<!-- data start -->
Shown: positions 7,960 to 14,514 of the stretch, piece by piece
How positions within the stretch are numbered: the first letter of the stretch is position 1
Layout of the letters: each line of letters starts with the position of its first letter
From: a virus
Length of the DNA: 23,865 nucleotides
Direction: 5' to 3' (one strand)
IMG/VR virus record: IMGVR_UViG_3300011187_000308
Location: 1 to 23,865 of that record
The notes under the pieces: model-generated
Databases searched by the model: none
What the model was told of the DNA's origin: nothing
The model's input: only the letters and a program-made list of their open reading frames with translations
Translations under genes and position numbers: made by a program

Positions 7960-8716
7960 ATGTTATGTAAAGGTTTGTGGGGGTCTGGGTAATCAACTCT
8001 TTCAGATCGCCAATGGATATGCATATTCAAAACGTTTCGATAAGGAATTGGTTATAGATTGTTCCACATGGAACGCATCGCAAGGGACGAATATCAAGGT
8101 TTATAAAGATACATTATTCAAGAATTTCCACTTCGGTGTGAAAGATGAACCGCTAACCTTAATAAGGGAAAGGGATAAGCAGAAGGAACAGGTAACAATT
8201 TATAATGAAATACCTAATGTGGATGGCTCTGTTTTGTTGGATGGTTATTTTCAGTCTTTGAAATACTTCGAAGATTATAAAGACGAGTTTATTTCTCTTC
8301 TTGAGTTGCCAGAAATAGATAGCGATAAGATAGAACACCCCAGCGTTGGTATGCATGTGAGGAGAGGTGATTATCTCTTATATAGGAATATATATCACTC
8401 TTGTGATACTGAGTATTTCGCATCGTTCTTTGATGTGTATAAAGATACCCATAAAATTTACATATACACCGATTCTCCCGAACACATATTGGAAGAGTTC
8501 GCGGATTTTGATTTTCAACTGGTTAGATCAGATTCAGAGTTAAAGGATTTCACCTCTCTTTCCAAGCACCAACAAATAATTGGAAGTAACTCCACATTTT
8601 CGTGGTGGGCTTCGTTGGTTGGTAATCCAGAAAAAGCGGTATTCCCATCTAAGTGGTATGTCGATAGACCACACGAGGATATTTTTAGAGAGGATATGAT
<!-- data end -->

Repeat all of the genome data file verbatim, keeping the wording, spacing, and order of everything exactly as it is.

Shown: positions 7,960 to 14,514 of the stretch, piece by piece
How positions within the stretch are numbered: the first letter of the stretch is position 1
Layout of the letters: each line of letters starts with the position of its first letter
From: a virus
Length of the DNA: 23,865 nucleotides
Direction: 5' to 3' (one strand)
IMG/VR virus record: IMGVR_UViG_3300011187_000308
Location: 1 to 23,865 of that record
The notes under the pieces: model-generated
Databases searched by the model: none
What the model was told of the DNA's origin: nothing
The model's input: only the letters and a program-made list of their open reading frames with translations
Translations under genes and position numbers: made by a program

Positions 7960-8716
7960 ATGTTATGTAAAGGTTTGTGGGGGTCTGGGTAATCAACTCT
8001 TTCAGATCGCCAATGGATATGCATATTCAAAACGTTTCGATAAGGAATTGGTTATAGATTGTTCCACATGGAACGCATCGCAAGGGACGAATATCAAGGT
8101 TTATAAAGATACATTATTCAAGAATTTCCACTTCGGTGTGAAAGATGAACCGCTAACCTTAATAAGGGAAAGGGATAAGCAGAAGGAACAGGTAACAATT
8201 TATAATGAAATACCTAATGTGGATGGCTCTGTTTTGTTGGATGGTTATTTTCAGTCTTTGAAATACTTCGAAGATTATAAAGACGAGTTTATTTCTCTTC
8301 TTGAGTTGCCAGAAATAGATAGCGATAAGATAGAACACCCCAGCGTTGGTATGCATGTGAGGAGAGGTGATTATCTCTTATATAGGAATATATATCACTC
8401 TTGTGATACTGAGTATTTCGCATCGTTCTTTGATGTGTATAAAGATACCCATAAAATTTACATATACACCGATTCTCCCGAACACATATTGGAAGAGTTC
8501 GCGGATTTTGATTTTCAACTGGTTAGATCAGATTCAGAGTTAAAGGATTTCACCTCTCTTTCCAAGCACCAACAAATAATTGGAAGTAACTCCACATTTT
8601 CGTGGTGGGCTTCGTTGGTTGGTAATCCAGAAAAAGCGGTATTCCCATCTAAGTGGTATGTCGATAGACCACACGAGGATATTTTTAGAGAGGATATGAT